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Constructing a Bloody Lab with Maya & Substance

Aaron Winnenberg shared a breakdown of his marvelous lab scene created with the help of Maya, Substance and Unreal Engine 4.

Aaron Winnenberg shared a breakdown of his marvelous lab scene created with the help of Maya, Substance and Unreal Engine 4.

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The intention of making this scene was to practice visual storytelling and practice static lighting in Unreal. I had little to no intention of making it very dynamic or interactive, however I would want it playable at a decent frame rate should I change my mind in the future.

With that in mind I could plan performance costs ahead of time. I knew I’d have room for unique texture sets per mesh and my poly counts could be a little on the higher side from what I usually do. However, I wound up with 6k polys being the highest count for any of the models in my scene.


Before I start any project, I like to set up my scales for the modular pieces I’ll be making. I bring in the Unreal mannequin to Maya and start with a simple plane to set up the dimensions. From there I’m easily able to model according to the original scale I set. In this case the plane was 500 x 400 Maya / Unreal units (previously set to match in Maya’s settings).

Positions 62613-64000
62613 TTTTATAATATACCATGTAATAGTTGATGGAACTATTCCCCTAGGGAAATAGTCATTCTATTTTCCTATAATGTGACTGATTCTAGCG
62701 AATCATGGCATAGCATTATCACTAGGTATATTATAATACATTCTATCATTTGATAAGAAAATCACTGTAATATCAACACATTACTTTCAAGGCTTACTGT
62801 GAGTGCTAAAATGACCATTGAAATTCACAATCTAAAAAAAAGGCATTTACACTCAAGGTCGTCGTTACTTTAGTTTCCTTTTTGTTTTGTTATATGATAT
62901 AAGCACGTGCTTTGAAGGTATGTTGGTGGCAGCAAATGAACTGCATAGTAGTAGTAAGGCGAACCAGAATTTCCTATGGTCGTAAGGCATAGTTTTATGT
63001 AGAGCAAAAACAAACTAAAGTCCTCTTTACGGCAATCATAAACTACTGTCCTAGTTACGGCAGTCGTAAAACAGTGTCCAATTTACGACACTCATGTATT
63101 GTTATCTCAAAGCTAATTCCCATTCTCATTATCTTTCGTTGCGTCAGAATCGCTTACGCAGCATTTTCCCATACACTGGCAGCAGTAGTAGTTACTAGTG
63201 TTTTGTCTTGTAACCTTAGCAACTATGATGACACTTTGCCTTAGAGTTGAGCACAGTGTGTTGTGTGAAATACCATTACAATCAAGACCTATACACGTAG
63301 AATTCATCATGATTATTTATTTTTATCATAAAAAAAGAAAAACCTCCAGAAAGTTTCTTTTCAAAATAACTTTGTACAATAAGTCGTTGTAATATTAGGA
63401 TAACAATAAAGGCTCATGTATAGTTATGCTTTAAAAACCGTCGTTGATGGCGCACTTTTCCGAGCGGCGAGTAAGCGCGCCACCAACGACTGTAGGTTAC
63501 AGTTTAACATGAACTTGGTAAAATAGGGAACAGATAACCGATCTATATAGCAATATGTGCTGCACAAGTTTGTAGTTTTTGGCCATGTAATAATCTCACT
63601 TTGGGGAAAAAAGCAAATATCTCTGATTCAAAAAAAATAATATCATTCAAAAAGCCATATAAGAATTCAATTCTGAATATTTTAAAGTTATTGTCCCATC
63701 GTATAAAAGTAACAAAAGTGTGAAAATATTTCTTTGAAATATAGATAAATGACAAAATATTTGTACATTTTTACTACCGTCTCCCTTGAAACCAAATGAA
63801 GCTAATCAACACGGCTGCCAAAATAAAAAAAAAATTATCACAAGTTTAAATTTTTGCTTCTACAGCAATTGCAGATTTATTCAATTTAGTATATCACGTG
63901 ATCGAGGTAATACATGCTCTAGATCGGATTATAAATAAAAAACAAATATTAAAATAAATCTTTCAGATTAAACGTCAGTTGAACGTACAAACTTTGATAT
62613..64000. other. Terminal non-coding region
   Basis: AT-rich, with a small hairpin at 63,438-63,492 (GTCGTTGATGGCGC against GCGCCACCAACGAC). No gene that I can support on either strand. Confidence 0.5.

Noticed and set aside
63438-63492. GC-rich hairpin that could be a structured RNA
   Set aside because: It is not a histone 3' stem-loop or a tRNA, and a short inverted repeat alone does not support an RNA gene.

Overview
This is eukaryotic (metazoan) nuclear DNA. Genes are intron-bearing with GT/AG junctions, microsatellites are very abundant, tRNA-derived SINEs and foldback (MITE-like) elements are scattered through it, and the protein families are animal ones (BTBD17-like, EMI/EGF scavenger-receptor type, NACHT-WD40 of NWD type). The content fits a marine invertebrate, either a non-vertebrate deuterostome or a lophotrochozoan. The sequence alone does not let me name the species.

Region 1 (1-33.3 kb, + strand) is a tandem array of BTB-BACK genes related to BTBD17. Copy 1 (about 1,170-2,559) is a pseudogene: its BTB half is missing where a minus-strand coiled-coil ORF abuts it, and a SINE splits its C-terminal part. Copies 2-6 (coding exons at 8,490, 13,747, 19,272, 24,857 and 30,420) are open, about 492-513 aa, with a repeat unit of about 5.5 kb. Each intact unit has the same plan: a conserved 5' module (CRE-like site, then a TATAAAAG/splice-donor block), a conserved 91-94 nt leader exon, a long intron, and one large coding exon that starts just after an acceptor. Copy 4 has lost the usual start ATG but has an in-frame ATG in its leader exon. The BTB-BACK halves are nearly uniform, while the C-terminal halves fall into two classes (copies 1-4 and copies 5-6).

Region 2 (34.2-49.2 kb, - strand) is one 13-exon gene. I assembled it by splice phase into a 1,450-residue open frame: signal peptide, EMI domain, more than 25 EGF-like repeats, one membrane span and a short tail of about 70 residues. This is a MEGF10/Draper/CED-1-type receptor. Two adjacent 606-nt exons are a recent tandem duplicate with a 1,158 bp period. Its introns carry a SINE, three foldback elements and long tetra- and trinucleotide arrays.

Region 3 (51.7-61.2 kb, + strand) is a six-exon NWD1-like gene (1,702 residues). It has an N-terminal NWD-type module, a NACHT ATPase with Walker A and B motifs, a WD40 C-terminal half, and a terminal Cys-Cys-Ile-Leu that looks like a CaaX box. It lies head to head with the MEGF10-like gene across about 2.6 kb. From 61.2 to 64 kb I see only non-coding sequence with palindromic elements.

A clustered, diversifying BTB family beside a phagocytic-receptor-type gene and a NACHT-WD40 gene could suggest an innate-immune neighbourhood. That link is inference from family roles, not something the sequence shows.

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I wanted to practice using Painter’s normal painting tools, so I decided to model everything without any high poly baking (which also sped up my workflow significantly). Keeping any faceting in check, but also keeping the poly count reasonable should I decide to develop a playable version.


I got to have a lot of fun texturing this scene even though the process was fairly simple.

For most of the assets, I created a base material to play with in Substance Designer before bringing it into Painter for use on the models.

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Since there wasn’t any high poly baking involved with the models, I generated an AO and curvature map in Painter using only the original mesh.

With the AO and curvature maps baked I was then able to use Painter’s smart materials and masks for things like edge wear and dirt buildup.

 I wound up painting a lot of normal detail to the models (which sometimes can be more fun than baking a high poly in my opinion).

In some cases I brought the textures straight from Designer into Unreal (packing the rough, metal and ambient into an RGBA merge node).

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The guts you see on the floor by the hospital bed are actually just a material I made in Designer and brought straight into Unreal on a slightly lifted and tessellated image plane. The geometric detail comes with the heightmap multiplied by vertex normal and a scalar parameter.

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Aside from the HDRI, decals and a masked material I used for the grass outside the building there’s really only 3 master materials being used for this scene.